Several more appendices follow on common Spanish phrases in health care, drugs that should not be crushed, etc., before the 2011 Delmar Nurse’s Handbook concludes with a forty-eight page index. There are also directions for those who purchase the book on how to obtain free additional benefits by logging into the community section of the publisher website. As noted below, this material was obtained through my local library system and therefore, I was unable to explore this possibility. One of the benefits listed is a free iPhone/iPod application which would clearly be very helpful.
At 2190 pages there is a lot of very helpful information contained in the 2011 20th Anniversary Edition. Designed to be a resource guide for nursing students, it is best not to make any decision based solely on the information found here. Be sure to consult medical professionals, as well as the FDA website for current information as stressed throughout the 2011 Delmar Nurse’s Drug Handbook. This excellent resource will allow you to either rest easy knowing it agrees with what you have been told, or help you raise questions and discuss treatment options.
2011 Delmar Nurse’s Drug Handbook: 20th Anniversary Edition
George R. Spratto and Adrienne L. Woods
Delmar Cengage Learning
Material supplied by the good folks of the Plano, Texas Public Library System. Online they can be found at http://www.plano.gov/Departments/Libraries/Pages/default.aspx which features links to information in a wide range of venues for locals and others.
I originally picked this book up at my local library to review it for a future column in the Senior News newspaper. My monthly column covers books that are either written by Texas authors, set in Texas, or of interest to Texans. Space limitations mean I have four hundred words maximum to cover two books a month.
However, once I got the book home and started reading it, I quickly realized this book didn't really fit the column requirements too well. That was a shame as this is a beautifully photographed book full of design ideas that honor the old classic traditions of the west and meet today's concerns about the environment. This blending of the old and the new results in detailed coverage of fourteen very different homes located across several western states. In each case, there are numerous pictures of the home from outside and inside. A detailed text accompanies the pictures and includes not only information about each house as well as the environment at that location and how the house was constructed to meet environmental goals.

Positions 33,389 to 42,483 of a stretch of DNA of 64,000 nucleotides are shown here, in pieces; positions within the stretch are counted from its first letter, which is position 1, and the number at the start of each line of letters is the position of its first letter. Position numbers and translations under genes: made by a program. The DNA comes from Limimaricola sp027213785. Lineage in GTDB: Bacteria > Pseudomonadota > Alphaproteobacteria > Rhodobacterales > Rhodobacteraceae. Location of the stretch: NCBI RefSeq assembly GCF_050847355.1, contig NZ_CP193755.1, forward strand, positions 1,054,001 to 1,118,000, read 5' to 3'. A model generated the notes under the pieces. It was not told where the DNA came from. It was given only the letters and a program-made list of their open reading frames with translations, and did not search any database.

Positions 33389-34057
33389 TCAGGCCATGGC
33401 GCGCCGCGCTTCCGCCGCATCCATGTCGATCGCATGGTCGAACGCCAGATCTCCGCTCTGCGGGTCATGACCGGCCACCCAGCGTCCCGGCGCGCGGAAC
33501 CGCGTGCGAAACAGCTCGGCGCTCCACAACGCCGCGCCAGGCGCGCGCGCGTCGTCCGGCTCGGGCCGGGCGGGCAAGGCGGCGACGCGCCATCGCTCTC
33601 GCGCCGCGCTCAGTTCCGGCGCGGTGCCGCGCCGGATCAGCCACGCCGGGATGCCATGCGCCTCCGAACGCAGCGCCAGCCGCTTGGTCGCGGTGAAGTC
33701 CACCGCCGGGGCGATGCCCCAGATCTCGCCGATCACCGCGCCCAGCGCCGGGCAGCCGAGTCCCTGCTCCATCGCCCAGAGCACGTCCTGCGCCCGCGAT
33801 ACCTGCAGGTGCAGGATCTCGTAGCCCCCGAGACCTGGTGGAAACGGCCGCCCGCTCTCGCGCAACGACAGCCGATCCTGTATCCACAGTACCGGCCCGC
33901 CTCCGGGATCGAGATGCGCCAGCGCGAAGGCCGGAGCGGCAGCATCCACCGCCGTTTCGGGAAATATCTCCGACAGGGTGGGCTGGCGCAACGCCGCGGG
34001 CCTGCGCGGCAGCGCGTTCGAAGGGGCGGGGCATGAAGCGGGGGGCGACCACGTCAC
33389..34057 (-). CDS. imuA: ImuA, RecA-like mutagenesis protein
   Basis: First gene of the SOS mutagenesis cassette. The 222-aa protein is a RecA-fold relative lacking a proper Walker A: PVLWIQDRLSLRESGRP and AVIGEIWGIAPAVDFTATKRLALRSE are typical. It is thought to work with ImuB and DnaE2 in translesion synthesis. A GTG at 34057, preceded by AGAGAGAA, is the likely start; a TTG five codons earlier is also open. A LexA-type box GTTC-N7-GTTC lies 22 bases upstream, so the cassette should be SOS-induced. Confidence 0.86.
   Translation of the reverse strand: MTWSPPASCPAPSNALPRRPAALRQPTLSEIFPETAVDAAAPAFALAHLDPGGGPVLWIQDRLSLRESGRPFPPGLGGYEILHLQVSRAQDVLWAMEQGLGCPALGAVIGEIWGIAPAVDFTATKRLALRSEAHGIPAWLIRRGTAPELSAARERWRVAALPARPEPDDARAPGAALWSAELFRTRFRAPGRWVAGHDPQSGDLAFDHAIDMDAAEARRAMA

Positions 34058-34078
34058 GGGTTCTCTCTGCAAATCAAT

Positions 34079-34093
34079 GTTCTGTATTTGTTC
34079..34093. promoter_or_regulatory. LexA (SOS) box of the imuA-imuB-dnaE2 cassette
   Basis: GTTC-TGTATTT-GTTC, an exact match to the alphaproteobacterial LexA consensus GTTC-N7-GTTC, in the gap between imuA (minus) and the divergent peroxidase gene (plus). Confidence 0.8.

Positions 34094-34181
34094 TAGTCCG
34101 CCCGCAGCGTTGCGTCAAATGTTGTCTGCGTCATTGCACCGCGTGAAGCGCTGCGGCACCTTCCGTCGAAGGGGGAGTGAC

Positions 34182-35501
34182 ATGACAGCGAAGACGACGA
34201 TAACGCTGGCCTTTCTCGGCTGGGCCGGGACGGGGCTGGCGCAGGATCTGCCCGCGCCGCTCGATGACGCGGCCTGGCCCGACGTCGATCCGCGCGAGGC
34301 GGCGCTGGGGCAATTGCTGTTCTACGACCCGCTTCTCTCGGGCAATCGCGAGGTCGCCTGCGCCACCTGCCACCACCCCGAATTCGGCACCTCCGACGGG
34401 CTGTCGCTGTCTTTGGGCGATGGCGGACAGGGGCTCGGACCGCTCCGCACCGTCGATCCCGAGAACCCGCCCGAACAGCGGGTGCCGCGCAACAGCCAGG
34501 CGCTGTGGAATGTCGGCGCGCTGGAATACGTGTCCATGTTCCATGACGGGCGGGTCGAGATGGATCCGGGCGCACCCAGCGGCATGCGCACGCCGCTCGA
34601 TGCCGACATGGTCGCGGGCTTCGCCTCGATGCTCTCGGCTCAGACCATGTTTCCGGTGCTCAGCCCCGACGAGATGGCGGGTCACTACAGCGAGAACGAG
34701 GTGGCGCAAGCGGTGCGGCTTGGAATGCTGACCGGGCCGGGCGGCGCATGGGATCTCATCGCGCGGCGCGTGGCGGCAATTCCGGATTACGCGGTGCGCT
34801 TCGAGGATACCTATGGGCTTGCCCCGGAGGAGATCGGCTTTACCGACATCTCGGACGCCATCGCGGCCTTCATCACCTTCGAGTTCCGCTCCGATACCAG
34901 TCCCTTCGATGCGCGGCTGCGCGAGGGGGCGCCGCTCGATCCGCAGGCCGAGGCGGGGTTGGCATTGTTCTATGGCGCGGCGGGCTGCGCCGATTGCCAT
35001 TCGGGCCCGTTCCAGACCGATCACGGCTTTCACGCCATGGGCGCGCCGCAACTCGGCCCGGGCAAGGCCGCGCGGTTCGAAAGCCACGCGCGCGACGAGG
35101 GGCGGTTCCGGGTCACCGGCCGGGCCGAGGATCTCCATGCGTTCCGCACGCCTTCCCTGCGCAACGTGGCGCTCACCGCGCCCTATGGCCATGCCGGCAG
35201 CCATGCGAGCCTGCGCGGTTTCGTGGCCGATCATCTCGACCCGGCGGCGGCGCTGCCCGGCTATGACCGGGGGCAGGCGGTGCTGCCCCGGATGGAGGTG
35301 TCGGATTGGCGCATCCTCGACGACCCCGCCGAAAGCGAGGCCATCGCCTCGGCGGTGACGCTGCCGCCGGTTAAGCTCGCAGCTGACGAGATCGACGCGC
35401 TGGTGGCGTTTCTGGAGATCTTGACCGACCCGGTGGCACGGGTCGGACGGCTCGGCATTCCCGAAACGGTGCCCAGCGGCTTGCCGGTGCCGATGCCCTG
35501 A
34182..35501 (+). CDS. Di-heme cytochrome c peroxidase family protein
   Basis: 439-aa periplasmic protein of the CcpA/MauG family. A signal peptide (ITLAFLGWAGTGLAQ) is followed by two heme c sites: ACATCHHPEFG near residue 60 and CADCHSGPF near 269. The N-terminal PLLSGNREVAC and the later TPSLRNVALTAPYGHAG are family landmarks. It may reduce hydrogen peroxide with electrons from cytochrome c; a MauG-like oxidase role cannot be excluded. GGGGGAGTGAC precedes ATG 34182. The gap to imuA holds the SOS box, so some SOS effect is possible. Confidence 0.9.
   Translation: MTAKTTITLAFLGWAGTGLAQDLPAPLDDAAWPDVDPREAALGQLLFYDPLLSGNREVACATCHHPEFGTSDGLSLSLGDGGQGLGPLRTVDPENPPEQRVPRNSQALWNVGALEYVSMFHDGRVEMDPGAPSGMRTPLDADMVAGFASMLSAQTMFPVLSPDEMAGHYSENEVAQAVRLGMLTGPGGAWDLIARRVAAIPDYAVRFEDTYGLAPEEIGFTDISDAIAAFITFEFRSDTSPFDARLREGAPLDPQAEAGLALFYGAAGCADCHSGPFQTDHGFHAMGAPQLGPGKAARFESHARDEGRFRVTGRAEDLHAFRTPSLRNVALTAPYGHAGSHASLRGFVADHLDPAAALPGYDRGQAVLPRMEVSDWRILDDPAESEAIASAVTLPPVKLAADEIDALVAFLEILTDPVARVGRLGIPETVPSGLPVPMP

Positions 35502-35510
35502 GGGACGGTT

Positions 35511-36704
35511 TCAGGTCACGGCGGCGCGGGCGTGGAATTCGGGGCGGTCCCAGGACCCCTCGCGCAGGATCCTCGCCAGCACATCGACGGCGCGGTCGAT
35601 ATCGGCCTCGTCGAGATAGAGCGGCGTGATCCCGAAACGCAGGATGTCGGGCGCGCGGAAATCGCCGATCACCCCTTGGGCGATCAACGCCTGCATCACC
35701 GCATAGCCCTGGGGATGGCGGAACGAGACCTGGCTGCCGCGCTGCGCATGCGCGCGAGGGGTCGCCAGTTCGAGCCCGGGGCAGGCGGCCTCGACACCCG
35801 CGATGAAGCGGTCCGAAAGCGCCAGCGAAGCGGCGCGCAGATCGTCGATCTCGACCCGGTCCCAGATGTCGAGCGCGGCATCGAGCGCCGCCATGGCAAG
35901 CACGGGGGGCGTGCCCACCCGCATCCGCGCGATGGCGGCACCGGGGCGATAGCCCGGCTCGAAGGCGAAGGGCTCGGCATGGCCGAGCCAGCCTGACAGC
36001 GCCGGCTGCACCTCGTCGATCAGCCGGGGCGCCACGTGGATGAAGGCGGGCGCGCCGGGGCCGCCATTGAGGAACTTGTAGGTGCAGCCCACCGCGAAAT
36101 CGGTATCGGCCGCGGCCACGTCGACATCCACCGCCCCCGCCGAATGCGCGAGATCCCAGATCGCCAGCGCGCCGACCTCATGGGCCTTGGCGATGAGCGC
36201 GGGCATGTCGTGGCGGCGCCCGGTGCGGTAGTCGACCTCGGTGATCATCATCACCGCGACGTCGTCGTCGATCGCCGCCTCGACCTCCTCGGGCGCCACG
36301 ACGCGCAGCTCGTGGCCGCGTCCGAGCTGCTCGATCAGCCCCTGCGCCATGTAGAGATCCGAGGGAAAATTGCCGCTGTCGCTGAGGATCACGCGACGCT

After an extensive introduction by author Chase Reynolds Ewald that explains the purpose of the book while also documenting some of the beauty of Montana and the struggle to save that beauty for future generations, the book opens with a post and beam home in Marin County, California. This is the area of the Golden Gate National Recreation Area and Point Reyes National Seashore among other protected lands. The local area also features numerous ranches devoted to cattle and dairy farms. As such, the depicted classic red wood barn fits right into the landscape. Readers are treated to an explanation and history of the home as well as numerous pictures inside and outside. Simplicity is the key here except for the incredible kitchen photographed by Audrey Hall on page 31.
The photography makes the book and features the wonderful work of photographer Audrey Hall on every page. Those pictures detail history in a modern world where it is the Bar 20 Ranch in Montana, an incredibly spacious and breathtaking fishing cabin on the banks of the Yellowstone River, the new prairie home in Paradise Valley, or many others showcased in this book. While the text can explain over and over again what was done and how it was done, the incredible photographs are what tell the tale in this fantastic book.
This homage to the west, particularly the Wyoming/Montana area, continues for 173 pages before leading into a two page resource list featuring the builders and architects, furniture makers, artists and many others that were involved that created the stunning homes in this book. Unlike many such books that feature sterile homes that no human family could ever live in, these are homes that people do own and live in everyday. These owners are lucky people and so too are readers who get to peer inside for a while.
The New Western Home
Chase Reynolds Ewald
Audrey Hall (Photographer)
Material supplied by the good folks of the Plano, Texas Public Library System.
Last November I read and reviewed The Caretaker of Lorne Field by Dave Zeltserman. A very good novel that, while billed as a horror novel, did not read that way to me. Instead, I saw the book as a mystery with a horror component. Dave’s book continues to do very well and seems to be one of those books that seem to resonate differently with every reader. That led me to think about what other books seemed to do that same trick for readers.